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The bovine spongiform encephalopathy (BSE) epidemic in cattle has had a huge economic impact on the agricultural industries across Europe. Furthermore, scientific evidence now strongly supporting a link between a new variant of Creutzfeldt-Jakob disease (vCJD) and consumption of BSE-infected animals has further heightened the need both to understand the transmission of these new diseases and to improve control measures to protect public health. In this paper we review work undertaken by our group using epidemiological models to understand the transmission dynamics of BSE and vCJD. We present new estimates of the future number of cases of BSE and the number of infected animals slaughtered for consumption for Great Britain, and summarise similar analyses undertaken for Northern Ireland, Ireland, Portugal and France. We also consider the epidemiological determinants of the future course of the vCJD epidemic, including the age and genetic characteristics of the confirmed cases, and present predictions of future case numbers.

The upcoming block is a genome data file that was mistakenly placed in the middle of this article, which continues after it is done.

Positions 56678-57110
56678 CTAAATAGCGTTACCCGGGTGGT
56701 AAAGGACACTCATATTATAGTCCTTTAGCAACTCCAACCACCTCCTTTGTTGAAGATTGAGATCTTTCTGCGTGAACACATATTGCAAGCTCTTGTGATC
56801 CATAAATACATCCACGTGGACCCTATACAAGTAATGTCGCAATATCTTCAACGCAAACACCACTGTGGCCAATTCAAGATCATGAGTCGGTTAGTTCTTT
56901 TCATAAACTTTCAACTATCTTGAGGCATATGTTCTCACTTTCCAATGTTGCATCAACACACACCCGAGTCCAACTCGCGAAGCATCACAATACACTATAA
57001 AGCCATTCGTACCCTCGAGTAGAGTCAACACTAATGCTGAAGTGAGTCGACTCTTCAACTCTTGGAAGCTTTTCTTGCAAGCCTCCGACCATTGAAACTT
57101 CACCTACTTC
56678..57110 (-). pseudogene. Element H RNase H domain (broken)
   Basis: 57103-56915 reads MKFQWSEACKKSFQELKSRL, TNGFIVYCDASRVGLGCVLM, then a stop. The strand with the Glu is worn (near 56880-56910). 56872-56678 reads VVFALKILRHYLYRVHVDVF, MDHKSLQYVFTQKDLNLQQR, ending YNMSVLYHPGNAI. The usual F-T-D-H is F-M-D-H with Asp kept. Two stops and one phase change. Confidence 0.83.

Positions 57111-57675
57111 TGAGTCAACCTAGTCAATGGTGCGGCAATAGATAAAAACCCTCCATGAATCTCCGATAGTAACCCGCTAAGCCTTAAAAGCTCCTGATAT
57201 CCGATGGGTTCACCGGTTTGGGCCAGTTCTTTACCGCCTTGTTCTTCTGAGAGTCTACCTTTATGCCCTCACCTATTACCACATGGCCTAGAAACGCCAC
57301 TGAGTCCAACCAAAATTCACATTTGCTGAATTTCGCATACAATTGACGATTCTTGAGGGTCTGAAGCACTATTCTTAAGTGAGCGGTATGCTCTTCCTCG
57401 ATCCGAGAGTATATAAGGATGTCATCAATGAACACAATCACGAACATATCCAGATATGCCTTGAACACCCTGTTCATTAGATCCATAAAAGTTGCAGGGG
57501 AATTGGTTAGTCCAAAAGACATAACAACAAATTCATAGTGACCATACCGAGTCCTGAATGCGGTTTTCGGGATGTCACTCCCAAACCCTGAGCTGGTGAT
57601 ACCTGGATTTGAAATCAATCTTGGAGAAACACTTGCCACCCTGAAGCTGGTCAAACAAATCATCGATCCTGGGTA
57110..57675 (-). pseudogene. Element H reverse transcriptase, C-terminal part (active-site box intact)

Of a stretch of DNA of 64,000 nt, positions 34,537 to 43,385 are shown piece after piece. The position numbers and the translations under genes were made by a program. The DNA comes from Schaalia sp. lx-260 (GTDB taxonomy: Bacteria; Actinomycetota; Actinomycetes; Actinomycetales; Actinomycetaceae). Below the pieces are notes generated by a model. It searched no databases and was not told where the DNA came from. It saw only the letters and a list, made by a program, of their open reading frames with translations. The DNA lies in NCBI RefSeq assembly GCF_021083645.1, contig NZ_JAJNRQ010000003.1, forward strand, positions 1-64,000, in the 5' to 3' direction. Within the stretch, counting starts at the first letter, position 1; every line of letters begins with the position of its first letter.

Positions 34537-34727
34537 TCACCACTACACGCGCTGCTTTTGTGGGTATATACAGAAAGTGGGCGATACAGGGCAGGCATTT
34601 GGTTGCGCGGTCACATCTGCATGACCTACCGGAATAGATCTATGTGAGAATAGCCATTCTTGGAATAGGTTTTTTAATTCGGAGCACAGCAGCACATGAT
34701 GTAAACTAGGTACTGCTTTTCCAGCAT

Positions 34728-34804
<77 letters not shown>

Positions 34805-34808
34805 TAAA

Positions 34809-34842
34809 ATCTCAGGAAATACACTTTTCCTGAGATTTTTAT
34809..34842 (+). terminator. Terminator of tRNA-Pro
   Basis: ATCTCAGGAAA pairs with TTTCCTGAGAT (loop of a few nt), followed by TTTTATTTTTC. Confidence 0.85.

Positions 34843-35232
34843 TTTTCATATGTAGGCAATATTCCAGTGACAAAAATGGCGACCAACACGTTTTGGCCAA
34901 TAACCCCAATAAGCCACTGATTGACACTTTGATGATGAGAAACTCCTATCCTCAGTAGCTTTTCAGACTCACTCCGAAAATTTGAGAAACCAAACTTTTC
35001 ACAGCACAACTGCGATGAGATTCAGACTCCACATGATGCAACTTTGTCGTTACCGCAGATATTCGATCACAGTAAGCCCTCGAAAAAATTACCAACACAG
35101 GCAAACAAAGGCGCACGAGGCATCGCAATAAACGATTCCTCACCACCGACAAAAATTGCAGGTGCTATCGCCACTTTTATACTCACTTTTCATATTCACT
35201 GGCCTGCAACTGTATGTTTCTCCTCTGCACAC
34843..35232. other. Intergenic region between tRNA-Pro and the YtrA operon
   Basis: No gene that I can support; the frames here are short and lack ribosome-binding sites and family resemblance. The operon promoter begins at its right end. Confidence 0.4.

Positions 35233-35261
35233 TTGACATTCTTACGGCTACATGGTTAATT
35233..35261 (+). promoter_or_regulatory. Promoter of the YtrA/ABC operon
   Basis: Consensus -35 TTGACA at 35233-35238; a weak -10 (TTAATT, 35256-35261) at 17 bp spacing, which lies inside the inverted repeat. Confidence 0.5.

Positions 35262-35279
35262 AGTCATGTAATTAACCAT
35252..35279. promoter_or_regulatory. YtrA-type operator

Original publication

DOI

10.1016/s1631-0691(02)01389-6

Type

Journal article

Journal

Comptes rendus biologies

Publication Date

01/2002

Volume

325

Pages

37 - 47

Addresses

Department of Infectious Disease Epidemiology, Faculty of Medicine, Imperial College of Science, Technology and Medicine (St Mary's), Norfolk Place, London W2 1PG, UK. a.ghani@ic.ac.uk

Keywords

Animals, Cattle, Humans, Creutzfeldt-Jakob Syndrome, Encephalopathy, Bovine Spongiform, Prions, Age Factors, Meat, Europe, Northern Ireland, United Kingdom